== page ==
BY KATE WALTER | I felt a lot calmer when I went for my second shot at the Javits Center because I knew the drill. Call me superstitious. I wore the exact same clothes as the first time and packed my good luck charms again. It was still really cold at 25 degrees but at least the snow and ice were gone.
The bus was waiting on the corner. I hopped on and everything was fine until we’d gone about 10 blocks and some idiot boarded without a mask. (The driver said nothing.)
After he sat down, I called out to him, “Put your mask on.” He did but not over his nose.
I moved my seat.
When I got to the Javits Center it was much more crowded than my first time. Now there were at least 100 people ahead of me but the lines moved quickly, thanks to the New York National Guard directing us. I saw lots of people who didn’t look over 65. But in the last three weeks, more people had become eligible due to their medical conditions.
Yet I had numerous friends and colleagues in New York their early 60s who didn’t qualify for the vaccine. I felt bad for them. I also knew couples, like the gay men across the hall, where one qualified but the other didn’t, due to an age gap.
A healthy neighbor, who is 64, said, “It’s the first time I ever wished I was older.”
I shuffled along to the Muzak as we all maintained six feet apart. I was grateful to see a hydration station and grabbed a bottle of water.
I amused myself looking at the line by guessing who lived in Manhattan and who lived in the outer boroughs. I decided the people with the skinny jeans and cool boots lived in Manhattan. The chubby guys wearing sneakers, ill-fitting jeans and shirts that said New York Rangers or New York Mets lived in Queens. I knew I was being a snob.
I wondered how people would tag me. I was wearing striped Adidas sweatpants, short black boots trimmed with faux fur and a stylish black parka. Manhattan, I thought.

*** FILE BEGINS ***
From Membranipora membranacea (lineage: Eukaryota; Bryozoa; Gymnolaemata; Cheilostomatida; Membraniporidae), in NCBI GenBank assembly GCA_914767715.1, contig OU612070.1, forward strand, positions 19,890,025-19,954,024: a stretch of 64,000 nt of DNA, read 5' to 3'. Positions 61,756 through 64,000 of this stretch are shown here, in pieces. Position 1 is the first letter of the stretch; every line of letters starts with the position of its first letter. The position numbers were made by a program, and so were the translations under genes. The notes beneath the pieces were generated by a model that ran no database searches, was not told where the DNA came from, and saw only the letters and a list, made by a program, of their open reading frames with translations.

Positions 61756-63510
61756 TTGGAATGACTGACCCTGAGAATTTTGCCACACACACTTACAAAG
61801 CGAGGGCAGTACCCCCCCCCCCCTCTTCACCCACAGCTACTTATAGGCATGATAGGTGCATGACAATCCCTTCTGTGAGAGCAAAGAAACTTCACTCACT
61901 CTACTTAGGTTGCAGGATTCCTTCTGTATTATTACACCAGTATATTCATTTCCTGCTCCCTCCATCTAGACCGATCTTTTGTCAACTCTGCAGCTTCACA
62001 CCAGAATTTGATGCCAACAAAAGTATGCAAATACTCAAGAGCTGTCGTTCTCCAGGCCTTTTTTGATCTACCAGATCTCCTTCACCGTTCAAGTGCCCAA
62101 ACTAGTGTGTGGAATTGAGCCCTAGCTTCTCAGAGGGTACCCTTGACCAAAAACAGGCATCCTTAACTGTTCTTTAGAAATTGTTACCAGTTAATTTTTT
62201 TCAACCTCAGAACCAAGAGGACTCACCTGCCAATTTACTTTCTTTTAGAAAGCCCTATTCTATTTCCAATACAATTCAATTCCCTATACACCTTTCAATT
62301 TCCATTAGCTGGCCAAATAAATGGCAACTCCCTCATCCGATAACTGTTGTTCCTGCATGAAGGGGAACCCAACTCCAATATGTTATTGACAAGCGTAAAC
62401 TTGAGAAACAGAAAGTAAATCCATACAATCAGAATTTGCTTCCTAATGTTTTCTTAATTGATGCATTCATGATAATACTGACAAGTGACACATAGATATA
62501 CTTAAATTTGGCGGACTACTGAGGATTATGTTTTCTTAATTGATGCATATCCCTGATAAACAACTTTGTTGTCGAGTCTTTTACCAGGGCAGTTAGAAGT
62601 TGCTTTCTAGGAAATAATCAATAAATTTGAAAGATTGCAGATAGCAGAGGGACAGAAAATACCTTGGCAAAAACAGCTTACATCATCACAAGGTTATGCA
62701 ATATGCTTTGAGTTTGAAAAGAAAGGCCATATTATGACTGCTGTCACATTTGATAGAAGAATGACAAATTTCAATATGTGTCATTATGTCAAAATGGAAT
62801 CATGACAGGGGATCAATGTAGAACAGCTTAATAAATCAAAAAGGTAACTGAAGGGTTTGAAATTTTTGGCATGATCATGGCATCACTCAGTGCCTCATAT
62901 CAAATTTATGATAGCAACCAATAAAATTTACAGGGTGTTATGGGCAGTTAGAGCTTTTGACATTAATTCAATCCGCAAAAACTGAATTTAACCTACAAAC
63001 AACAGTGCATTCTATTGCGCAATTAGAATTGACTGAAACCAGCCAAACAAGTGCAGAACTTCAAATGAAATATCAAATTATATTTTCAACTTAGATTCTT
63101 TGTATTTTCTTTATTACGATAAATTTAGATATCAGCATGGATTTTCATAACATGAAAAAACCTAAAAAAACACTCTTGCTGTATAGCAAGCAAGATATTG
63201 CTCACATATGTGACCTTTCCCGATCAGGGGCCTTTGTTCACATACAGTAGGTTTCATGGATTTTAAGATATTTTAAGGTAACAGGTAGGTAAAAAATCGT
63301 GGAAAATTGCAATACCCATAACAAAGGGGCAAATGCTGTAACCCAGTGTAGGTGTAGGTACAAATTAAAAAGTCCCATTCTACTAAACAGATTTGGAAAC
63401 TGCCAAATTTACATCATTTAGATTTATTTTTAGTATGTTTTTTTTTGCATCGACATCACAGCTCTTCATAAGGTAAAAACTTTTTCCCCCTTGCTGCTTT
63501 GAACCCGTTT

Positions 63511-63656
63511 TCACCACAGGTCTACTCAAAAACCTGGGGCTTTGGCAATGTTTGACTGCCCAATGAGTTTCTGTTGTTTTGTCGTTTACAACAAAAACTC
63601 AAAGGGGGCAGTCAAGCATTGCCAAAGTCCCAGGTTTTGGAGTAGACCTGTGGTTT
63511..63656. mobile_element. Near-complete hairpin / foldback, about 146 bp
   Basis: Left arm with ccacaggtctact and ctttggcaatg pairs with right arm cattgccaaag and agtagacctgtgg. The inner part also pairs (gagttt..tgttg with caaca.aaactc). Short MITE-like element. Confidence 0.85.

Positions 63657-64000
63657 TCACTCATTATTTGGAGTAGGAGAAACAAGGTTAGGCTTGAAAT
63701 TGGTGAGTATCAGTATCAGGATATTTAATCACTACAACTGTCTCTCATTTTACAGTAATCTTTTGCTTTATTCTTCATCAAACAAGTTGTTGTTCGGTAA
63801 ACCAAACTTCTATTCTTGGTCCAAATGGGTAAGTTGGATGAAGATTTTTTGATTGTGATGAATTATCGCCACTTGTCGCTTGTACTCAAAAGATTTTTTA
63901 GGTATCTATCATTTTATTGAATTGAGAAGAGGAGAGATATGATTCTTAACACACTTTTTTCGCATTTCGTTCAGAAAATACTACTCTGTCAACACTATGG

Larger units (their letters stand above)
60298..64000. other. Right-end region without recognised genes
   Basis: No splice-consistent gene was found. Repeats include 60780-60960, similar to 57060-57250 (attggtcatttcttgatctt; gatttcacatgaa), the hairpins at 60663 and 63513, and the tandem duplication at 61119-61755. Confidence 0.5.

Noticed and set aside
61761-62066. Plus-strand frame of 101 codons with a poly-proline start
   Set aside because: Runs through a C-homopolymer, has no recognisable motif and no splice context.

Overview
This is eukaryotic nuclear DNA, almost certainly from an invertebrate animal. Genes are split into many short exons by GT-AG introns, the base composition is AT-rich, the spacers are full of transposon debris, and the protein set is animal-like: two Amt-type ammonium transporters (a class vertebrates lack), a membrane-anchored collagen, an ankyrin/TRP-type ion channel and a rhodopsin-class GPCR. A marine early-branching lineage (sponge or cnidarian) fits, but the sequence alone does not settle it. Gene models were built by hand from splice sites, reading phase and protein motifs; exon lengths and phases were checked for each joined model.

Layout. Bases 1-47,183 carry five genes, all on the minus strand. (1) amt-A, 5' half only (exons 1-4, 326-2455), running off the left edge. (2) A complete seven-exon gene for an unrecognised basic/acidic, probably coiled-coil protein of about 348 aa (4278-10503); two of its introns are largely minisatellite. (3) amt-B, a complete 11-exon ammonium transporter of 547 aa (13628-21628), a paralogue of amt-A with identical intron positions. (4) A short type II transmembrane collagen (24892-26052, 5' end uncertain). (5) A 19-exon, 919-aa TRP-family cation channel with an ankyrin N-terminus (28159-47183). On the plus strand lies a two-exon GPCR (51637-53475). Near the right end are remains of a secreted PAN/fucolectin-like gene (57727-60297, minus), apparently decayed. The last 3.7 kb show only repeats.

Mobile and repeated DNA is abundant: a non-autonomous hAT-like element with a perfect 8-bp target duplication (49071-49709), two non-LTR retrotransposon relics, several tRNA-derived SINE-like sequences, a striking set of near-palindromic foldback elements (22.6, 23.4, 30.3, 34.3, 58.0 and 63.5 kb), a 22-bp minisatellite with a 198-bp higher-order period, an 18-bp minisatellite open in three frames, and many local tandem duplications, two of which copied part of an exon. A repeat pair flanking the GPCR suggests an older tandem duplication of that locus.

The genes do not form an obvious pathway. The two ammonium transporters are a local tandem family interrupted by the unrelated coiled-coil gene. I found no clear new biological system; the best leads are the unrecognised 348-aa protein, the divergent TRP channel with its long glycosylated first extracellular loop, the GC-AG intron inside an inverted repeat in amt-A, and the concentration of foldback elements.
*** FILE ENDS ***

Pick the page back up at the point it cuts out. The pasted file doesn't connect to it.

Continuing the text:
As I played my silly guessing game, I couldn’t help but notice the majority of people moving along the line were white. I didn’t know what to make of that.
This time when I got to the check-in desk, the woman asked me for my insurance card. I was really glad I had brought my Medicare card. When I mentioned that no one asked me for this the first time, she said, “I’m doing my job properly.” I hoped she did not take it as a criticism.
“I like your shirt,” I said as we finished up the registration. She was wearing a Black Lives Matter shirt.
“Thanks. Stay safe,” she replied.
As the next line moved toward the vaccination area, I chatted with a couple behind me. I heard them wondering about reactions. I felt like an old hand, reassuring them that I had almost no reaction to the first shot except for some fatigue. No headache. No fever. No sore arm.
“That’s great,” the woman said.
When I got to the vaccination table, I commented to the intake worker that the center was a lot busier than three weeks ago.
“Yes,” she agreed, adding “Now we are doing vaccinations 24/7, around the clock.”
The way she said it, I got a sense that everyone at the Javits Center was proud to be part of this massive lifesaving operation.
This time I was asked, “What qualifies you for the vaccine?” I thought that was odd because this was my second visit and I wasn’t asked the first time. But since then the vaccination criteria had opened up. It was no longer limited to seniors.
“I’m over 65,” I explained, although she had already asked my birthday when I handed her my license. Were people borrowing IDs? Was that why she checked my birthdate?
“You look great,” she said.
She also asked, “What is your first name, Ms. Walter?”
“Kate,” I automatically replied, then quickly corrected myself, “I mean, Kathleen,” knowing it had to match my legal name on my license. I wanted to get this right.
Then the nurse came to do my vaccination. When I told her this was my second shot, she said, “Congratulations.”
I waited in the post-vaccination area for 15 minutes. As I headed toward the exit, I saw the “Thank You” bulletin board. I posted a message and went back out into the cold humming, “Happy Days Are Here Again.”
Walter is a freelance writer and the author of the memoir “Looking for a Kiss: A Chronicle of Downtown Heartbreak and Healing.” She is working on a memoir in essays about her life during the pandemic in New York City.